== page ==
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Open AccessArticle

Guiding Ketogenic Diet with Breath Acetone Sensors

1
Particle Technology Laboratory, Department of Mechanical and Process Engineering, ETH Zurich, CH-8092 Zurich, Switzerland
2
Department of Endocrinology, Diabetes, and Clinical Nutrition, University Hospital Zurich, CH-8091 Zurich, Switzerland
3
Department of Pulmonology, University Hospital Zurich, CH-8091 Zurich, Switzerland
*
Authors to whom correspondence should be addressed.
Sensors 2018, 18(11), 3655; https://doi.org/10.3390/s18113655
Received: 8 October 2018 / Revised: 22 October 2018 / Accepted: 22 October 2018 / Published: 28 October 2018
(This article belongs to the Special Issue Functional Materials for the Applications of Advanced Gas Sensors)
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PDF [1659 KB, uploaded 7 November 2018]
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Abstract

Ketogenic diet (KD; high fat, low carb) is a standard treatment for obesity, neurological diseases (e.g., refractory epilepsy) and a promising method for athletes to improve their endurance performance. Therein, the level of ketosis must be regulated tightly to ensure an effective therapy. Here, we introduce a compact and inexpensive breath sensor to monitor ketosis online and non-invasively. The sensor consists of Si-doped WO3 nanoparticles that detect breath acetone selectively with non-linear response characteristics in the relevant range of 1 to 66 ppm, as identified by mass spectrometry. When tested on eleven subjects (five women and six men) undergoing a 36-h KD based on the Johns Hopkins protocol, this sensor clearly recognizes the onset and progression of ketosis. This is in good agreement to capillary blood β-hydroxybutyrate (BOHB) measurements. Despite similar dieting conditions, strong inter-subject differences in ketosis dynamics were observed and correctly identified by the sensor. These even included breath acetone patterns that could be linked to low tolerance to that diet. As a result, this portable breath sensor represents an easily applicable and reliable technology to monitor KD, possibly during medical treatment of epilepsy and weight loss. View Full-Text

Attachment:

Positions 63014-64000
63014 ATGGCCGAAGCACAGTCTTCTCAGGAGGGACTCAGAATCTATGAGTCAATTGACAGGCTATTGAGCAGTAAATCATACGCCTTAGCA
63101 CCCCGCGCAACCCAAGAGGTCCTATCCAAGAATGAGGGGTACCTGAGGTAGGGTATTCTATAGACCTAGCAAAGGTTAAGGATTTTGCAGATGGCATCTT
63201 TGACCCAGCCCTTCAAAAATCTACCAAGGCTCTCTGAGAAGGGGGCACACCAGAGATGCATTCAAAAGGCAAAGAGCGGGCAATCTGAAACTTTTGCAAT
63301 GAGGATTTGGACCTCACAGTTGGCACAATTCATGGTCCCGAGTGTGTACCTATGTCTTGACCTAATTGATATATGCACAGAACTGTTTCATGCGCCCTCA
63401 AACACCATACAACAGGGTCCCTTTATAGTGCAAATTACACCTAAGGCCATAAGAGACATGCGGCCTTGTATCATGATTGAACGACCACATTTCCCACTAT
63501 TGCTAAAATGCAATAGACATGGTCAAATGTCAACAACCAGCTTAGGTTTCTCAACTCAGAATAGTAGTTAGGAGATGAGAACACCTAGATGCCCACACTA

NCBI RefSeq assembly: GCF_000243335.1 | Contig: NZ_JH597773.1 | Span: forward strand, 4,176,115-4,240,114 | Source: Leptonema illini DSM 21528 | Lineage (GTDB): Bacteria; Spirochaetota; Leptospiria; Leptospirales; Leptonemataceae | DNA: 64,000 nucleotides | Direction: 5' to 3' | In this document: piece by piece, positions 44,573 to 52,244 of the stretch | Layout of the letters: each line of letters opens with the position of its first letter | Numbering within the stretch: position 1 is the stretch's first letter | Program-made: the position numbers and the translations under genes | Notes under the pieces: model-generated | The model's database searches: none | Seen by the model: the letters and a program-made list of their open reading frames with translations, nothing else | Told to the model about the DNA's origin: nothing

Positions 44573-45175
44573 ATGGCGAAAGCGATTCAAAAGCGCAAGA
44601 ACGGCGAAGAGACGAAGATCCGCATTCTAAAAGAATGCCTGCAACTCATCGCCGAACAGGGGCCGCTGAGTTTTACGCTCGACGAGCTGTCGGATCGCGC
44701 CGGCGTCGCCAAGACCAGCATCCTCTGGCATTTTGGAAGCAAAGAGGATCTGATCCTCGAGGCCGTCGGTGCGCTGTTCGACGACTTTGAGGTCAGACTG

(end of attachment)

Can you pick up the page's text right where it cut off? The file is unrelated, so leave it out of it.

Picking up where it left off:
Keywords: chemical sensor; breath analysis; semiconductor; nanotechnology; flame spray pyrolysis; point-of-care; biomedical chemical sensor; breath analysis; semiconductor; nanotechnology; flame spray pyrolysis; point-of-care; biomedical
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This is an open access article distributed under the Creative Commons Attribution License which permits unrestricted use, distribution, and reproduction in any medium, provided the original work is properly cited (CC BY 4.0).

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Güntner, A.T.; Kompalla, J.F.; Landis, H.; Theodore, S.J.; Geidl, B.; Sievi, N.A.; Kohler, M.; Pratsinis, S.E.; Gerber, P.A. Guiding Ketogenic Diet with Breath Acetone Sensors. Sensors 2018, 18, 3655.

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